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Protests flare after Mubarak cleared of Arab Spring deaths

Ex-president cleared of protester killings on a technicality

STUDENT protests erupted in universities across Egypt today over a court decision to dismiss charges against former president Hosni Mubarak.

The ex-president had faced charges over the killing of protesters in the 2011 uprising against him.

And the anger flared after the death of demonstrators at an earlier protest.

Two people were killed in Cairo on Saturday as security forces used tear gas and water cannon to clear thousands of protesters from the streets of the Egyptian capital.

More than 3,000 young people had protested against the verdict near Cairo's Tahrir Square, the birthplace of the 2011 uprising, which was closed off by soldiers and police.

In the evening, police broke up the gathering, firing water cannon and tear gas and driving protesters into side streets after supporters of the banned Muslim Brotherhood appeared on the streets.

The Interior Ministry claimed that Brotherhood supporters had pelted security forces with rocks and fought with the protesters.

Security officials said police had arrested at least 29 people.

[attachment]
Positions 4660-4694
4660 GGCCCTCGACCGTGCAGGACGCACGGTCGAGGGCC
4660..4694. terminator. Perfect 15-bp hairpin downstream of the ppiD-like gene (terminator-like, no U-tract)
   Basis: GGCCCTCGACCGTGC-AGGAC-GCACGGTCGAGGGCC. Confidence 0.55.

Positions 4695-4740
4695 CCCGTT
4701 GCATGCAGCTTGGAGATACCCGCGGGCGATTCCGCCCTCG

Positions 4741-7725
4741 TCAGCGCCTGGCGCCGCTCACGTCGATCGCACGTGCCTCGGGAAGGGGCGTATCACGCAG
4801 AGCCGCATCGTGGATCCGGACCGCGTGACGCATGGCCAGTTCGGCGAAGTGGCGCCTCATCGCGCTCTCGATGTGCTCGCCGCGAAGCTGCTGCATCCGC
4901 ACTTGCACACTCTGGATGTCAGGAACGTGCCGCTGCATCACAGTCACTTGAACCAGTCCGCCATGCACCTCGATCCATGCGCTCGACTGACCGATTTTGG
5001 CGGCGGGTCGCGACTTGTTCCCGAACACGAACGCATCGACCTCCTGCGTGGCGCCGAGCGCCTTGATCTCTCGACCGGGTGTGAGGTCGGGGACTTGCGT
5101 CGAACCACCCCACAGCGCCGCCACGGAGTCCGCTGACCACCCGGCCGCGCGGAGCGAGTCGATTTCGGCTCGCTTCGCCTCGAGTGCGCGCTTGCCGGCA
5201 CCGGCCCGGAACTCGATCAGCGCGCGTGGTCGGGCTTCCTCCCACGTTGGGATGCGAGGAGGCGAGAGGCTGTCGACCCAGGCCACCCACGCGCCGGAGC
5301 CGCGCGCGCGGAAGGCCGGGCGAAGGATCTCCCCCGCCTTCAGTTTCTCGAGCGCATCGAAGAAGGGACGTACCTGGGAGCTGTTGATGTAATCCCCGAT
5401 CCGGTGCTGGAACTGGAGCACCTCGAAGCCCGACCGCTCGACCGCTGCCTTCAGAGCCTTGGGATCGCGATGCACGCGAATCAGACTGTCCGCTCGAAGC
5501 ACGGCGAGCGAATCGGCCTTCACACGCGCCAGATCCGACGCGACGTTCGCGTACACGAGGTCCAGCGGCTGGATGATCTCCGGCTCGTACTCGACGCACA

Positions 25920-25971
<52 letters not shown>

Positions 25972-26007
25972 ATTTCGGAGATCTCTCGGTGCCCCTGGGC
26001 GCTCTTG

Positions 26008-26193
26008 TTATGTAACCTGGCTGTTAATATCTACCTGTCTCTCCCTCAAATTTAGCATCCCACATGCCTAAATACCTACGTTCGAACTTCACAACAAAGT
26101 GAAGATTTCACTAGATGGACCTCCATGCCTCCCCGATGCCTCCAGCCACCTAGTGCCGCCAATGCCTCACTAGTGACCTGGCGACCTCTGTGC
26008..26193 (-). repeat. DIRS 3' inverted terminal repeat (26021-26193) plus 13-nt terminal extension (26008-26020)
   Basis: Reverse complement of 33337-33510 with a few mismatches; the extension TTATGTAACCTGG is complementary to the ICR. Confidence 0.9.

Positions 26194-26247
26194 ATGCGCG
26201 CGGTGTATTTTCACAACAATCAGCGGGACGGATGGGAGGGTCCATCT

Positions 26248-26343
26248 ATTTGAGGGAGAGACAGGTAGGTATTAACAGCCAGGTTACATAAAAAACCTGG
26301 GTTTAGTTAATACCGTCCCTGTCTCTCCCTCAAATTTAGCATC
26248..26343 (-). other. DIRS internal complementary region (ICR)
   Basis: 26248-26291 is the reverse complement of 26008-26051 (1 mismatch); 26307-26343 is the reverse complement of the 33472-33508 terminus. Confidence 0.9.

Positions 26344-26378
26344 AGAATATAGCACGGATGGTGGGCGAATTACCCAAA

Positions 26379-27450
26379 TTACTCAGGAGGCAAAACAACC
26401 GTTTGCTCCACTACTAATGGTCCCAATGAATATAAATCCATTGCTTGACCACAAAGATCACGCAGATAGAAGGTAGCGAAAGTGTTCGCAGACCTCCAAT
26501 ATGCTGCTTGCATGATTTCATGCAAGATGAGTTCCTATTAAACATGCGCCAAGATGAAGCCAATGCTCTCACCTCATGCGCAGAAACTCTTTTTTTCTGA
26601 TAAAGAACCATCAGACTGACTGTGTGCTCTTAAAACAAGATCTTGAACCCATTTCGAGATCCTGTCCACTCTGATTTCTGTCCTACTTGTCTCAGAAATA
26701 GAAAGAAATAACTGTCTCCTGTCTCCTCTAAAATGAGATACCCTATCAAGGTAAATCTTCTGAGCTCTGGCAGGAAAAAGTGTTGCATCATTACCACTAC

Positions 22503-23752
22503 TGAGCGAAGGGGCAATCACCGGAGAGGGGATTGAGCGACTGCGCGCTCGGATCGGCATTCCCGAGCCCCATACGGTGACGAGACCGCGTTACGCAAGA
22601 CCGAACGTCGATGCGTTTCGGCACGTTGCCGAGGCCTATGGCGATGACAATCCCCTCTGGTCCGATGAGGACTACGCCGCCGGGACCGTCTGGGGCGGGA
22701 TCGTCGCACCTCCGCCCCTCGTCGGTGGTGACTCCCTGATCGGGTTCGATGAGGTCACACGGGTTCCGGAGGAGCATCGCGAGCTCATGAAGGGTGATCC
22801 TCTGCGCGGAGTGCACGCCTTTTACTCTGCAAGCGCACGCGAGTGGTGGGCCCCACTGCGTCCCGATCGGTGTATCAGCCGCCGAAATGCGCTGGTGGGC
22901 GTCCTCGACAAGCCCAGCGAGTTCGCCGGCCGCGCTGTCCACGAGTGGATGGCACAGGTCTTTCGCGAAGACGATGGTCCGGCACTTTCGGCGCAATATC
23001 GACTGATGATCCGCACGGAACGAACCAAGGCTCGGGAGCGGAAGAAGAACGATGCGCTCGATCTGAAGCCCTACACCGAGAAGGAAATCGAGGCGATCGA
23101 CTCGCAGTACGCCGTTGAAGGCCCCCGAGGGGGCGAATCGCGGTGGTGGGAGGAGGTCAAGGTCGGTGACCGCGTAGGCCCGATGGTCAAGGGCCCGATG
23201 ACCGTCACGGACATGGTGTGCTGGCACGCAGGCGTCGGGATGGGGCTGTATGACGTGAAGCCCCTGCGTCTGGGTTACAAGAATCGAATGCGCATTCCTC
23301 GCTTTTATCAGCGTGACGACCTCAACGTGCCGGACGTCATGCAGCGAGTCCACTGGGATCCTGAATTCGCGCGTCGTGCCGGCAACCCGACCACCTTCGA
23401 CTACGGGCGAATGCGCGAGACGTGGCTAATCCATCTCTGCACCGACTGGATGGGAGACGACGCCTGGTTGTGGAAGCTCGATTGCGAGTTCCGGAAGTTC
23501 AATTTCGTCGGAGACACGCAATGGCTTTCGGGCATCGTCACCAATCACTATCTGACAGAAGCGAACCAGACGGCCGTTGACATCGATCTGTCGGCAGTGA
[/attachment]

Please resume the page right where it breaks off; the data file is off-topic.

And today, growing crowds of students again gathered at Cairo University to protest against the verdict and Saturday's killings.

Thousands of students joined similar protests at the University of Alexandria and their colleagues also protested at Al-Azhar University and Zagazig University.

Today's demonstrations were generally peaceful but news reports said that at least 11 students had been arrested by security forces.

In the ruling that freed Mr Mubarak, Judge Mahmoud al-Rashidi claimed that the case against him was "inadmissible" due to a technicality.

He said that Mr Mubarak's May 2011 referral to trial by prosecutors ignored an "implicit" decision that no criminal charges be filed against him when his security chief and six of his top aides were referred to trial without him two months earlier.

Nearly 170 police officers and security officials put on trial in connection with the killings have either been acquitted for lack of evidence or found to have acted in self-defence. Some received short suspended sentences.

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